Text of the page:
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View all Lexus CT reviews
Parkers overall rating: 3 out of 5 3.0

Only one engine is available in the CT200h. The 1.8-litre VVT-i petrol with 98bhp is mated to a 82bhp electric motor to form a combined peak output of 134bhp hybrid powertrain. This is the same unit found in the Toyota Auris HSD.

Performance is fairly similar to the Auris too. It can get from zero to 62mph in a time of 10.3 seconds and it has an achievable top speed of 112mph. This is disappointing compared to European rivals and the car does feel lacklustre and laboured.

Put your foot down and the car feels sluggish, it lacks oomph. Things aren’t helped by the engine being paired with a CVT automatic gearbox. The auto ‘box does feel a little slicker than some units when travelling at slower speeds, but take the car up to the national limits and the driver is greeted with the unmistaken sound of a the CVT straining before eventually changing gear.

This was addressed in the 2014 facelift though: while engine speed increases, the level of it was significantly reduced, making the CT quieter under hard acceleration in the process.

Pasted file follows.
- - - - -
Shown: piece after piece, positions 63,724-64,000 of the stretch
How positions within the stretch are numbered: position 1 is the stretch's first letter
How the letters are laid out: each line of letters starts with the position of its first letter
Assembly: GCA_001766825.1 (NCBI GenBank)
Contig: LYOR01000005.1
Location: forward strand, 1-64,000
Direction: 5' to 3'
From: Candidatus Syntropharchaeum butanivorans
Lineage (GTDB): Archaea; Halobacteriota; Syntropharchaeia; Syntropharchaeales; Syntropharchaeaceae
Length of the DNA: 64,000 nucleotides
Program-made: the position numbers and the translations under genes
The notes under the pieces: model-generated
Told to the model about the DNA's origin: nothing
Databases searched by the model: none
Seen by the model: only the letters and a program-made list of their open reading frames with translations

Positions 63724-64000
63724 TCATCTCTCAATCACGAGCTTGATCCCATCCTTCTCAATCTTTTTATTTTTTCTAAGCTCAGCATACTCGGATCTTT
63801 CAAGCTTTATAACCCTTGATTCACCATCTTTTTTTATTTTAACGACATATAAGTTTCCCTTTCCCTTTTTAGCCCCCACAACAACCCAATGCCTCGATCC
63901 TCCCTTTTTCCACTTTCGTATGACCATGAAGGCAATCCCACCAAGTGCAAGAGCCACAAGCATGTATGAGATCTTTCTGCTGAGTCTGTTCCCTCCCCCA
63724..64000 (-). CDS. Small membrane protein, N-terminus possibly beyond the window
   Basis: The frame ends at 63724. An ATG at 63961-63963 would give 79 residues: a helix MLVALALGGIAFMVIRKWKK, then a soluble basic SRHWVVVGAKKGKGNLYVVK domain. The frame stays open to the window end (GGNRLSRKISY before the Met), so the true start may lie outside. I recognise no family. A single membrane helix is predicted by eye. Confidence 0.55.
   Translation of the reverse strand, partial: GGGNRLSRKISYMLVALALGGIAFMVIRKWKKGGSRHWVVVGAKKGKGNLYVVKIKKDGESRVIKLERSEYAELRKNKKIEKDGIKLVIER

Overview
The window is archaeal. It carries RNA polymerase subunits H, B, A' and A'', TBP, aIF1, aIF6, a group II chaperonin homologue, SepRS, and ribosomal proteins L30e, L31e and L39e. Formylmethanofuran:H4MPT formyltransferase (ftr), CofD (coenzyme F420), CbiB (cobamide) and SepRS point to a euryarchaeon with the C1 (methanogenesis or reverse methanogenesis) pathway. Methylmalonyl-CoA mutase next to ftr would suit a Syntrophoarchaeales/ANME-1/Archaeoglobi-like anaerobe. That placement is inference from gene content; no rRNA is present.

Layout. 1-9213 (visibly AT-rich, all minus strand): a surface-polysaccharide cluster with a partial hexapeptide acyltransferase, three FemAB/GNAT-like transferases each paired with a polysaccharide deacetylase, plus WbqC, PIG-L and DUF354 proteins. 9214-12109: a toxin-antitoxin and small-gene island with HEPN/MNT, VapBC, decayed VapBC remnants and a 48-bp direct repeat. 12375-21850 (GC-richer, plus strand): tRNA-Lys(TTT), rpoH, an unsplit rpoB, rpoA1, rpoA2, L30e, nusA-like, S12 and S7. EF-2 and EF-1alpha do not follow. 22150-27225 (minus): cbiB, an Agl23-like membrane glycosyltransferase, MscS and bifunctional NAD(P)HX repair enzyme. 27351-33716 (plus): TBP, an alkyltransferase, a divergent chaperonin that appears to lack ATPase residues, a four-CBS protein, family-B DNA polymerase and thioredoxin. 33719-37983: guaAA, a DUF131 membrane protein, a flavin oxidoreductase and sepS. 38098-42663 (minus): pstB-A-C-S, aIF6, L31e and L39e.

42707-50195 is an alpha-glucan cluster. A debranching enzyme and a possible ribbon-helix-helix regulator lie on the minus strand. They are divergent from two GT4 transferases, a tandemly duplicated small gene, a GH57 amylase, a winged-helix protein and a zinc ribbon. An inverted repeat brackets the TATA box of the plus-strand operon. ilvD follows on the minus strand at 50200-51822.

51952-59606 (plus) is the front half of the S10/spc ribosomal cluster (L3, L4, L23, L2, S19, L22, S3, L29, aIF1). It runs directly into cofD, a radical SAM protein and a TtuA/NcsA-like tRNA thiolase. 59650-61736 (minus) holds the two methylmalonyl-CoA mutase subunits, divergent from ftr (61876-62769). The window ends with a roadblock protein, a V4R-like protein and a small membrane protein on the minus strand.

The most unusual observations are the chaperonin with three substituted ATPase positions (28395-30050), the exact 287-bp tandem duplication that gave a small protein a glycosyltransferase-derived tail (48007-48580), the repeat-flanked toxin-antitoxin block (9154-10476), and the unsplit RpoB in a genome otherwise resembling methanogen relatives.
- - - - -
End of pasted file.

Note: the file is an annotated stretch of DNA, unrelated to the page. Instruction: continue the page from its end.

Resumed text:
The CT has four drive modes with Normal, EV, Eco and Sport. The EV mode will keep the car in full electric mode up to 28mph – as long as there is enough charge in the battery – and emit 0g/km of CO2 in the process. Normal mode is when the petrol engine will take over and provide the extra power needed and offer a relaxed drive. Eco mode adjusts the aircon and throttle to achieve improved economy, while Sport provides extra power from the electric motor, sharpens the throttle response, stiffens the ride and weights up the power steering.

This is where the CT200h has some of its toughest competition, the BMW 1-Series is the stand-out car when it comes to handling in this class. The CT feels precise and sharp when cornering. However, the lack of driver feedback and lifeless drive means that you can’t take full advantage of this.

The low centre of gravity means that bodyroll is almost non existent. While, the electric power steering is well weighted and is easy to use around town with some added weight when you start hitting motorway speed.

Stick the car in Sport mode and the steering weights up much more and makes things a little more interesting around the tight stuff at speed, but it’s still some way behind its rivals.